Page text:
Paying it Forward with Yoga Classes
Meet Rohit Bhattacharya, director of portfolio management at Temasek and part-time volunteer yoga instructor.
A kind gesture, no matter how small, can bring about an impact we least expect. In this ongoing series, we comb through the office in search of colleagues who are making a difference to the lives of others — through the way they live theirs.
“You’re single, you’re young. You work hard during the week, then you unwind by partying hard over the weekend.”
Back in 2009, this was Rohit Bhattacharya’s mantra.
Rohit Bhattacharya, a Director with Temasek’s Portfolio Management group, has been giving free yoga lessons
for the past 6 years.
But in the wee hours of one such day, Rohit had an epiphany after having to cook scrambled eggs for his German Shepherd after a long night at work — because he had run out of dog food.
This was the proverbial straw that broke the camel’s back. “I thought to myself, ‘what am I doing with my life?’ I wanted to turn it around,” says the Director with Temasek’s Portfolio Management group.
A knee injury from his younger years practising karate, exacerbated by long hours at a desk, was also hurting constantly.
Rohit (right, facing camera) teaches yoga class every Friday evening and Sunday morning at Ramakrishna Mission.
Each semester lasts 12 weeks and includes breathing techniques and basic postures
He sought medical advice from a long list of experts including physiotherapists and sports physicians, and received different treatments ranging from ultrasound therapy to sports massages — all to little effect.
“Eventually, one of the physiotherapists showed me an exercise to stretch my leg, and I thought, ‘My dad has been doing this everyday at home,” says the father of a four-year-old daughter.
At that point, it was yoga that offered the promise of physical relief he was desperately seeking. After flirting with the idea of heading to India to pick up yoga formally, a colleague introduced him to a school run by welfare organisation Ramakrishna Mission.
Located along Bartley Road, yoga is taught for free there. All instructors teach on a pro bono basis and are part of the Yoga Nikam group, comprising of volunteers inspired by the founder’s selflessness in propagating the ancient Indian exercise.
The free yoga class attracts large queues and works on a first come, first served basis, where the first 100 will be registered.
Rohit remembers being turned away the first time he stood in line outside the school to sign up for the popular yoga classes. He only landed a spot in the class three months later.
Even then, the initial experience wasn’t pleasant.
“It was packed with people, and there was no air-conditioning. The first few lessons, there was just so much pain in my body that I would start tearing,” he recounted, grimacing.
Determined to see if this could heal him, Rohit bit the bullet and practised diligently twice a day for 12 weeks. To do this, according to Rohit, one has to “take decision-making out of the picture”.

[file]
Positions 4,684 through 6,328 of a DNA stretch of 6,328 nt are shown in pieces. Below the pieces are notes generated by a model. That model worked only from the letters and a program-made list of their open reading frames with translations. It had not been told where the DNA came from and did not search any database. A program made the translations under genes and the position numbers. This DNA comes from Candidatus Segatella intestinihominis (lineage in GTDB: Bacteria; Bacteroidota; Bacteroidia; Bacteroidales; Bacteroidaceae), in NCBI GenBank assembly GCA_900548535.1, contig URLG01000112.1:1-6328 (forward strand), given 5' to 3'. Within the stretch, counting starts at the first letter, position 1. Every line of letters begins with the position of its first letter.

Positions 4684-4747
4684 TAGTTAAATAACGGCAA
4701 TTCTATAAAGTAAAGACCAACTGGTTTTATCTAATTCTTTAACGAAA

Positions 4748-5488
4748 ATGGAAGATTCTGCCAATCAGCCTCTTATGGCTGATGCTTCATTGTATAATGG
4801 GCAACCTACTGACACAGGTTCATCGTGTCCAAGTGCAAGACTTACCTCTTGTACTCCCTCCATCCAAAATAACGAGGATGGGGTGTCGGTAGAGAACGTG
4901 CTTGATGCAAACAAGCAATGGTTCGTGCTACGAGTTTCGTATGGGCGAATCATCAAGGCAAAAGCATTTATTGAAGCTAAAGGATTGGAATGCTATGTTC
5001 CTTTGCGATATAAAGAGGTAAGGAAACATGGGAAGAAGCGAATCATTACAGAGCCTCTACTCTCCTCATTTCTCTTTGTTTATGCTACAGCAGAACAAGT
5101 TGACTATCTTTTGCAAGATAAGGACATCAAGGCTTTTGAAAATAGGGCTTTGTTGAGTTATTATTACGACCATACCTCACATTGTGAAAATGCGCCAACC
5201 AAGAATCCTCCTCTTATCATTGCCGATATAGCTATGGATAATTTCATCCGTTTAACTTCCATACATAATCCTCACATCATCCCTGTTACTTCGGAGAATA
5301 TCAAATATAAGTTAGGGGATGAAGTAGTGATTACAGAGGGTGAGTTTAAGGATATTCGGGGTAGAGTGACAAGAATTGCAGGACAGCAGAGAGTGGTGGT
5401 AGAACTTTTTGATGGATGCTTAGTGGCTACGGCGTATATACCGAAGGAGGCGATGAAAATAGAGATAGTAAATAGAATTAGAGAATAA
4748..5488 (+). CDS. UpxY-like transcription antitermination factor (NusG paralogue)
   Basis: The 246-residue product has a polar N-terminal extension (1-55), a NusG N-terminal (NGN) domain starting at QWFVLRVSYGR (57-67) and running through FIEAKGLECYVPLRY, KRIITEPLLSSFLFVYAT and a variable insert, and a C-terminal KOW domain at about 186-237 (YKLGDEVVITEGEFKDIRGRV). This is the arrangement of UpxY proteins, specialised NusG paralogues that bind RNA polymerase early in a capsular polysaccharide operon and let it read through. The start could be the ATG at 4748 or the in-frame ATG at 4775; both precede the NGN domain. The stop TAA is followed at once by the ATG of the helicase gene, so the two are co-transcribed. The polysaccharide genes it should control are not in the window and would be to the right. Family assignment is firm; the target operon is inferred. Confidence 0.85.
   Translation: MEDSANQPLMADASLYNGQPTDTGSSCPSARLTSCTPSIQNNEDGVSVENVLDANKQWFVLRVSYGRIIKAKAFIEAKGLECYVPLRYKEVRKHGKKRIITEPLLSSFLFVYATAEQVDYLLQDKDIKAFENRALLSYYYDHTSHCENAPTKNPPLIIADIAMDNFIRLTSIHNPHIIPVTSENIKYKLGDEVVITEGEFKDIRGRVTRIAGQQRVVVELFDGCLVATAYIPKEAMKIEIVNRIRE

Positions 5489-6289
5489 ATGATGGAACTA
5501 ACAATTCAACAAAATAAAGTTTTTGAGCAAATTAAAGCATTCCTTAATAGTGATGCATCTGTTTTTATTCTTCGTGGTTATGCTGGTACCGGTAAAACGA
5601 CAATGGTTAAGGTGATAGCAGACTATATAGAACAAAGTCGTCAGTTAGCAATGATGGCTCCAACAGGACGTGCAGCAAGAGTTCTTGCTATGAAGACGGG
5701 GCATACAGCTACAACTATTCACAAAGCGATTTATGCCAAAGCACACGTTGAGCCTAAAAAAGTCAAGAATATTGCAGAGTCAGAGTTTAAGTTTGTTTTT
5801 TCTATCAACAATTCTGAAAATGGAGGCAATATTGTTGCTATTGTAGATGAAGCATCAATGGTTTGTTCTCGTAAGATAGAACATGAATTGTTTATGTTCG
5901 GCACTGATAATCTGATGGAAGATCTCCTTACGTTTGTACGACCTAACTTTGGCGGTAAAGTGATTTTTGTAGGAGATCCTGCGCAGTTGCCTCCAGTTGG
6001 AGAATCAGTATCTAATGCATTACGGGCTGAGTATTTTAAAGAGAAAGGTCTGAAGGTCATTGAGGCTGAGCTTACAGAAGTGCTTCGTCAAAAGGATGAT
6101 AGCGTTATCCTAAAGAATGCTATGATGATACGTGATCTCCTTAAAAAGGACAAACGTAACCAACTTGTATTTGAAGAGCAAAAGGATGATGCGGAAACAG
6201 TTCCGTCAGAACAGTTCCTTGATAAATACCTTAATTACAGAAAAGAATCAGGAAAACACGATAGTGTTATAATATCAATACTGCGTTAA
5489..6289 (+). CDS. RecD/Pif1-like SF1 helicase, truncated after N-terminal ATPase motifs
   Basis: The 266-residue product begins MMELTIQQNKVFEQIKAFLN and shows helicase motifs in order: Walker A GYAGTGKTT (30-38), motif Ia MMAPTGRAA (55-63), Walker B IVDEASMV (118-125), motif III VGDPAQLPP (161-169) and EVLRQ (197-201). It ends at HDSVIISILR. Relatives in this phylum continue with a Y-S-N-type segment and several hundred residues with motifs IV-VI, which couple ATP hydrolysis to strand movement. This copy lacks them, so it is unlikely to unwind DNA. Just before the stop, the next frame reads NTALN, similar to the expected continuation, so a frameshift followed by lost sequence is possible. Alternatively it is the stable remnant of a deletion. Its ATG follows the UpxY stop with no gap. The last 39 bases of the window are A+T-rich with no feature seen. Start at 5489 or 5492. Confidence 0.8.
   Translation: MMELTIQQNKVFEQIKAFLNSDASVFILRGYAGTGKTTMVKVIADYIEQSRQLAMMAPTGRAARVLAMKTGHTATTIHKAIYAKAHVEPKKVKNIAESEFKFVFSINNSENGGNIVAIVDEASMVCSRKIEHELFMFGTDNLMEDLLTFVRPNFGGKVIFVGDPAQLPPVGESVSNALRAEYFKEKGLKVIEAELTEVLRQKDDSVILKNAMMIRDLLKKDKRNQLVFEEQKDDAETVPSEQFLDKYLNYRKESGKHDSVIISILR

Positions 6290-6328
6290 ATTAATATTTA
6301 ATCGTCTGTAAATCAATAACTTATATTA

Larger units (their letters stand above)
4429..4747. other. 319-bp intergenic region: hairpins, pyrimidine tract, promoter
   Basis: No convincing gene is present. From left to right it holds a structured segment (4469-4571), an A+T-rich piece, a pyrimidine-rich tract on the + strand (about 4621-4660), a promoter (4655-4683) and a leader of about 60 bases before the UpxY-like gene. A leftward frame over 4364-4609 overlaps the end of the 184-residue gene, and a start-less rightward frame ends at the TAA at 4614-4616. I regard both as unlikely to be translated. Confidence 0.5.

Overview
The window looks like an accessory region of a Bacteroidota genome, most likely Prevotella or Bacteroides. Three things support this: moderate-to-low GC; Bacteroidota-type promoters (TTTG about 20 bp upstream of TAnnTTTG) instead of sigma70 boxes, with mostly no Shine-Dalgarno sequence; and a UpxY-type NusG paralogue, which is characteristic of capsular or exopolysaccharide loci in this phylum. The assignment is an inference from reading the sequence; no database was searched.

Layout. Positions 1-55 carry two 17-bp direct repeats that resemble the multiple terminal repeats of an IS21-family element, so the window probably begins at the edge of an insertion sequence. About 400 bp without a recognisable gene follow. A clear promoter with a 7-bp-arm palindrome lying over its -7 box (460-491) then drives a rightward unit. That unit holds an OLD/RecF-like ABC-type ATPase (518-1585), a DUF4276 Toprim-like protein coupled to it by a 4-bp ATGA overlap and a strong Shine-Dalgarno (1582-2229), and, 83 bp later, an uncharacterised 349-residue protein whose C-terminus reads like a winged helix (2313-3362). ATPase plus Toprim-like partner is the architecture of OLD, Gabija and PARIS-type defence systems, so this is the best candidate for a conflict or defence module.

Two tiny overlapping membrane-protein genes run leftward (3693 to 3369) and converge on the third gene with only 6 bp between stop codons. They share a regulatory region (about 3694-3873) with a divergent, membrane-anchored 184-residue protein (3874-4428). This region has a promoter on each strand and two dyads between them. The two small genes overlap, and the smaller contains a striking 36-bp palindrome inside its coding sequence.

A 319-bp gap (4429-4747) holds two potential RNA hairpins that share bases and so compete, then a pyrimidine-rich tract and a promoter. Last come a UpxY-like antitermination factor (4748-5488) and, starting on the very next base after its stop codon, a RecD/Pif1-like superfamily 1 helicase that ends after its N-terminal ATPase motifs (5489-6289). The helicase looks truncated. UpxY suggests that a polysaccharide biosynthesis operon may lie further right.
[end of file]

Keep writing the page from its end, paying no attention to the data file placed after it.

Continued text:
“When you are groggy at 5.30 in the morning, choosing between yoga or an extra half hour of sleep, you know what the decision will be.”
He adds without hesitation: “Splash water on your face and get on the mat. Thirty minutes later, it’s done and you’re fine. You don’t miss the sleep.”
The yoga course is open to everyone regardless of age, gender and religious affiliation.
At the end of 12 weeks, his injuries started to heal.
“I couldn’t do forward bends at first, but on the twelfth week, my knee pains just sort of vanished,” he says.
Today, Rohit has come full circle. He volunteers as a yoga instructor at Ramakrishna Mission alongside up to 200 other volunteers, ranging from taxi drivers to high-powered business executives.
“The first time I went on stage (to teach), my mind completely blanked out. Your heart’s thumping and you know you’ll make a mistake on stage. It was classic stage fright,” candidly admits the 37-year-old, who now teaches classes every Friday and Sunday.
Rohit, second seated from left, listens to a briefing before invigilating the basic class. At the end of the basic course, students are allowed to register for an invigilation, that upon passing, allows them to progress to an intermediate-level class.
The school also encourages troubled youths from the mission’s boy’s home to attend the yoga classes to shape their temperament. Rohit says they attend the classes grudgingly.
“To most teenage boys, yoga isn’t a cool sport. They would rather play football! But at a later point in life they would have the ability to go back to it. By then, it will be much more accessible for them,” he says.
With yoga such a big part of his life, what does Rohit enjoy the most about the experience?
He says: “It keeps me as a student. Even as an instructor, compared to our teacher, you’re still a beginner with lots more to learn.”
Rohit has no plans of quitting soon. He hopes that the lessons will spur many more to pick up the sport, with more instructors then paying it forward and spreading their knowledge for free.
Everyone benefits in this cycle of giving, he adds.
“Yoga takes your mind off the smaller irritants in life and makes you zen about things. To me, it is a constant, never-ending learning process.”
Rohit Bhattacharya, a Director with Temasek’s Portfolio Management group has been giving free yoga lessons
for the past 6 years.
The Yoga Nikam group first started out in 1997 under the auspices of the Ramakrishna Mission. In the past two decades they have expanded to ~20 centers across Singapore, and have enrolled over fifty thousand participants